Madigan and I survived our second trail ride this weekend! ‘Survived’ is a little dramatic- he was weird for maybe five minutes total and didn’t leap at all.
We hitched a ride with my neighbor and Madigan’s baby school rider to a friend’s ranch, where we met up with a couple of foxhunting friends. Madigan’s baby school rider was back on my neighbor’s half-Arabian homebred, while my neighbor brought one of her dressage horses.
Madigan was a little bug-eyed while I tacked him up. I don’t blame him- there was a lot going on! My neighbor’s horse bumped himself in the trailer and unloaded lame, so our hostess offered to let him hang out in a spare paddock while my neighbor rode a squat mare aptly named Piggy. This distressed the half-Arabian, who neighed and danced around on his tiptoes for a bit. There were other horses standing at other trailers. There were horses in paddocks. A totally new horse (Piggy) appeared at our trailer. On top of all that, Madigan was in an unfamiliar place.
So I did the sensible thing and stuck him on a longe line for five minutes. It’s funny- I used to think it was silly to longe a horse before you got on. Now I use it as a vibe check if I think Madigan needs one. It’s a useful tool for assessing his mood (which ranges from “feral” to “asleep”) and gently bringing his attention back to me. I don’t longe him every time I ride, but it’s a nice tool to have in the bag.
Madigan mostly settled down after a little walking and trotting. I mounted a little nervously, but my neighbor assured me that everything would be fine. (It’s so nice to have supportive friends!) And wouldn’t you know, everything was fine!
The first stretch of trail at my friend’s ranch is a long descent down a winding farm road. It’s wide enough for trucks to drive down it, but because it’s built into the side of the hill, it’s a little scary. Well, it is on a young green horse, anyway. I’ve ridden here on both Moe and Gina and never thought they were going to accidentally send us both somersaulting over the side of a cliff. To be fair, Madigan wasn’t actually doing anything to make me think we would fall off the road. You know, other than walking close to the edge and occasionally tripping on a rock or his own feet. I had visions of us tripping and sliding off the edge anyway.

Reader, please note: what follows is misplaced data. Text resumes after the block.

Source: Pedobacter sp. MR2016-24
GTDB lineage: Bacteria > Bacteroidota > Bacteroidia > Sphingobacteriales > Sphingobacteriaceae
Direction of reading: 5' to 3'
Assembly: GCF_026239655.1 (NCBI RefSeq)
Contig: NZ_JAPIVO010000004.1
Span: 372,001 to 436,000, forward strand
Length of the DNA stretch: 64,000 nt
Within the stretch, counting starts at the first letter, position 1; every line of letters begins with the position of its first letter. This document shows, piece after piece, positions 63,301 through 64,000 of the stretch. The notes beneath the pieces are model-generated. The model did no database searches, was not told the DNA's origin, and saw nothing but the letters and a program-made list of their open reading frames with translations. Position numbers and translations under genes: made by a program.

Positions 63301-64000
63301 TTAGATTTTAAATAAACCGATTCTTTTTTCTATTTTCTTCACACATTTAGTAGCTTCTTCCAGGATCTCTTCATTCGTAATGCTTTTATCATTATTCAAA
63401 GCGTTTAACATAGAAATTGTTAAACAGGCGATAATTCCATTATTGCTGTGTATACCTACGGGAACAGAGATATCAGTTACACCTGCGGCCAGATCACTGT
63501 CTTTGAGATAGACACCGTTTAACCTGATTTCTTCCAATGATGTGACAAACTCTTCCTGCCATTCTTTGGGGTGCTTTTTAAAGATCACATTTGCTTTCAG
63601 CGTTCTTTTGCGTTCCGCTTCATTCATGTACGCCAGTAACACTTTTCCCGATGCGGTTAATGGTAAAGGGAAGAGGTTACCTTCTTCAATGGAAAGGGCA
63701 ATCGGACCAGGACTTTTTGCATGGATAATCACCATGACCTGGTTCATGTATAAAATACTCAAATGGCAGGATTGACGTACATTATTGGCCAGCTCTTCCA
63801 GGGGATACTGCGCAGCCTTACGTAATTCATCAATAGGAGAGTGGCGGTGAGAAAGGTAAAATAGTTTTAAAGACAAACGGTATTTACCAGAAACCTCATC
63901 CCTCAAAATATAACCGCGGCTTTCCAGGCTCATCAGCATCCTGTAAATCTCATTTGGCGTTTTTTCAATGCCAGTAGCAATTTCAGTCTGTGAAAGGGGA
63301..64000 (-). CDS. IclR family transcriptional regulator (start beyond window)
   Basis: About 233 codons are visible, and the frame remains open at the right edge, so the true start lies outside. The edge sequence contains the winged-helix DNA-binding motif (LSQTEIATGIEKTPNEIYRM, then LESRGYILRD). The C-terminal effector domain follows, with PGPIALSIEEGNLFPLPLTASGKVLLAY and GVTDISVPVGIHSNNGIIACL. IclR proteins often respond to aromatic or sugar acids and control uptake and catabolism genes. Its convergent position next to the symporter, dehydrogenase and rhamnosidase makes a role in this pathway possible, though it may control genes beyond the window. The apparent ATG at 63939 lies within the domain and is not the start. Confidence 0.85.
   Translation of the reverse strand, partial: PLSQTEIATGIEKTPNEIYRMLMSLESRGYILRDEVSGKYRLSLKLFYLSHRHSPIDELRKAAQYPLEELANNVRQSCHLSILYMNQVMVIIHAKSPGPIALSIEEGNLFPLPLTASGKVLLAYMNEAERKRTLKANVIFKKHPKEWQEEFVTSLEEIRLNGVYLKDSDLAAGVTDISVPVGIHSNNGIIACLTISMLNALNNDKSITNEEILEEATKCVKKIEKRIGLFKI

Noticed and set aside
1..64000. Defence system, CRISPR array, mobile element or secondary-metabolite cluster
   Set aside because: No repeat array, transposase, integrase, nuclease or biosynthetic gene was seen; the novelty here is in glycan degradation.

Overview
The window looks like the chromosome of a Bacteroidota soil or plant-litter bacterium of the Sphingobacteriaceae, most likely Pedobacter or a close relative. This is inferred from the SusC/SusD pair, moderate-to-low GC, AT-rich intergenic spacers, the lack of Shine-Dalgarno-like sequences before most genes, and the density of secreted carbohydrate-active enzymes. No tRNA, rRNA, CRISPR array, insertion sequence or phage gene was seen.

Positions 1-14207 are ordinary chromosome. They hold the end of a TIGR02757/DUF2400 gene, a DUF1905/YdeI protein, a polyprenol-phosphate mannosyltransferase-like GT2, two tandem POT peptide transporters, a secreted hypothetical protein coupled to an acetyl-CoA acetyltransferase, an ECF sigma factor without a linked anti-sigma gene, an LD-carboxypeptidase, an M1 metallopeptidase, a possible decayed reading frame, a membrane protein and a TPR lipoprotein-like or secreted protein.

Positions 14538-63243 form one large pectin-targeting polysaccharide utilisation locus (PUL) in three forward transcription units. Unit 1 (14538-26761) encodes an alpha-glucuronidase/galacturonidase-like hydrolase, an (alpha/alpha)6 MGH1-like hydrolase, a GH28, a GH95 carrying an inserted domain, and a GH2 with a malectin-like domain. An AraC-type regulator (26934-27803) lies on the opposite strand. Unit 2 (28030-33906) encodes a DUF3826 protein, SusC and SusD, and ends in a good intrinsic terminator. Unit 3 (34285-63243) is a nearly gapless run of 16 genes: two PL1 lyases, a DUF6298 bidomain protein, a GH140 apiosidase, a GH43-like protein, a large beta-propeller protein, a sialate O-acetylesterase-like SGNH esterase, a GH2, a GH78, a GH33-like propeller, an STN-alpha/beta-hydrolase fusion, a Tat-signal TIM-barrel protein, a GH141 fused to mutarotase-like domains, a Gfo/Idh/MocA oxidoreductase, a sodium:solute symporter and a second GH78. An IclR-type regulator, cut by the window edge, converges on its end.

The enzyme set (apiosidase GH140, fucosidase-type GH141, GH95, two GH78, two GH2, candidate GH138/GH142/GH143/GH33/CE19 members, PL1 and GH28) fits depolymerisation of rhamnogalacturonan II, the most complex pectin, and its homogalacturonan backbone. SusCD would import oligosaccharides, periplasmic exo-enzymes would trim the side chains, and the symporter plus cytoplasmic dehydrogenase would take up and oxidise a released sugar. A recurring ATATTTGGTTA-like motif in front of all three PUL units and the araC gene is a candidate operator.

Once we made it to the bottom of the hill, we rode a long loop around some of the ranch’s vacant cattle pastures. It’s a beautiful trail that weaves through densely wooded areas and open fields. The trail is well maintained, mostly flat, and has soft dirt footing. Our group consisted of the two green horses (Madigan and the half-Arabian) and five very experienced trail horses, and everyone made sure it was a positive outing for the youngsters.
For the most part, Madigan was very relaxed and walked along on a loose rein. He stayed toward the front of the group this time and seemed content. He stood quietly when we stopped to let slower horses catch up and walked off confidently when the group moved again.
Around the 80-minute mark, Madigan got antsy. He didn’t leap, but he jigged and threw his head. I kept him moving forward and he settled back down pretty quickly. I suspect this behavior stems from tiredness- either physical or mental. His baby school rides are usually between 45 and 60 minutes long, so this ride (and the previous trail ride) was longer than he is used to being ridden. Trail riding can be a mental challenge too, what with the group of horses, varying terrain, and changing scenery.
Fortunately, we were almost back to the parking area. We climbed back up the big hill (less scary going up because he was not fixated on staying on the edge of the road) and I fed him a very large handful of cookies when we got back to the trailer. He ate hay, drank water, and napped while we ate lunch, then loaded right up to go home.
I’m super proud of him and cannot shut up about how good and smart he is to anyone who will listen. (My neighbor, his baby school rider, my spouse, my friends, and my mom all received the “Madigan is sooooo good!” speech. Some of them more than once.) He is good and smart and a total joy to ride. I can’t wait for more trail riding adventures!